Lately I’ve had the impression that I was both smarter and more productive when I was a teenager. I went to an all-girls high school where we wore uniforms most of the time and studied hard all of the time. At one point,I was attending Driver’s Ed before school, starting academic classes at 8:33 AM, staying late for extra AP classes, then heading off to ballet before going home to start homework. I’m not viewing this with rose-colored glasses, because I remember being exhausted, but I accomplished a lot during that time.
In an effort to see if I can recover some of my lost productivity, I picked up Tony Schwartz’s book, The Way We’re Working Isn’t Working: The Four Forgotten Needs That Energize Great Performance. Schwartz argues that in the search for ever-greater productivity, we’re cutting out the basic practices that allow us to be creative, resilient, and productive. Schwartz champions nutrition, sleep, exercise, and focused blocks of work time, followed by recovery periods.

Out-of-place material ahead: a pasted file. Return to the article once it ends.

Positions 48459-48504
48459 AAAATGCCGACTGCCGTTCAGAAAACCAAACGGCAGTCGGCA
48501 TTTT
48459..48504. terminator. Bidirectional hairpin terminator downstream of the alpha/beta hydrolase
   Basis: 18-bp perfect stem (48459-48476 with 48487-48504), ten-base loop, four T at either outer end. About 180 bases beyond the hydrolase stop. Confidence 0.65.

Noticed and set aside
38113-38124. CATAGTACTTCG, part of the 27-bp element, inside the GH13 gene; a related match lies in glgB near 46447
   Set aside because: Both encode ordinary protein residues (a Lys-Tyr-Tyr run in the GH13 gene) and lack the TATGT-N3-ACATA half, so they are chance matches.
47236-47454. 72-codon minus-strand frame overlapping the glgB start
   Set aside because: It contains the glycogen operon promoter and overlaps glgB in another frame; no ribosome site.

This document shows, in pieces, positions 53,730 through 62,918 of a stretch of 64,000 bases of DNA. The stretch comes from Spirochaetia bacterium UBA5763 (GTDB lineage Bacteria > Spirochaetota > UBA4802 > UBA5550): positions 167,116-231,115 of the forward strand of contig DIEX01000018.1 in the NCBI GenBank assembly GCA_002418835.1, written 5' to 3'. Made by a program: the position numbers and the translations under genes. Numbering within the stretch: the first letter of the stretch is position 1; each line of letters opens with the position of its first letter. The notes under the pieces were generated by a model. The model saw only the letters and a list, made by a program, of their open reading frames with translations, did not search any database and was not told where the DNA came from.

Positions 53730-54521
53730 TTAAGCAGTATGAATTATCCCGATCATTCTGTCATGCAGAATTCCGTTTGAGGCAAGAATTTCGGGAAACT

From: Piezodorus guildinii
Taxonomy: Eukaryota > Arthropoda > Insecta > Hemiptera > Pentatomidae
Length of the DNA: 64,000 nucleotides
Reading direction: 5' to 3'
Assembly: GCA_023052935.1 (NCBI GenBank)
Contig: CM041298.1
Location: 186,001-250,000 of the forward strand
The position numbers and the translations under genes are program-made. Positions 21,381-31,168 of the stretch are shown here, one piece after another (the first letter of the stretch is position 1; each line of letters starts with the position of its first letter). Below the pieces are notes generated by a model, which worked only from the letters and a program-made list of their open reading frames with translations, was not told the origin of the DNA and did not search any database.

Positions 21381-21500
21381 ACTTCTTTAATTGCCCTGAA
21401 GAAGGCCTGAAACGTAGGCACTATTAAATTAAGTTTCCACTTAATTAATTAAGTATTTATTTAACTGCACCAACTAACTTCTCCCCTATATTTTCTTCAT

If Schwartz’s premise is correct, it might actually be that I was more productive in high school. I started with some very good productivity habits thanks to my mom and the nuns. My mom is a firm believer in the nurturing properties of food and sleep, regularly enforcing both quantity and quality. The nuns divided the school day into “block” classes – four classes of ninety minutes each that met on alternate days. Our social lives fit into the four-minute breaks in between classes – but we took breaks. Along the way to my current creative professional status, I’ve learned to skip meals, function on less sleep, and alternate between days that are fragmented by too many meetings and days where I focus on a single problem for hours on end.
I love a good theory, so I’m doing an experiment. So far, I think that Schwartz has it right. But of course, my mom and the nuns could have told me that.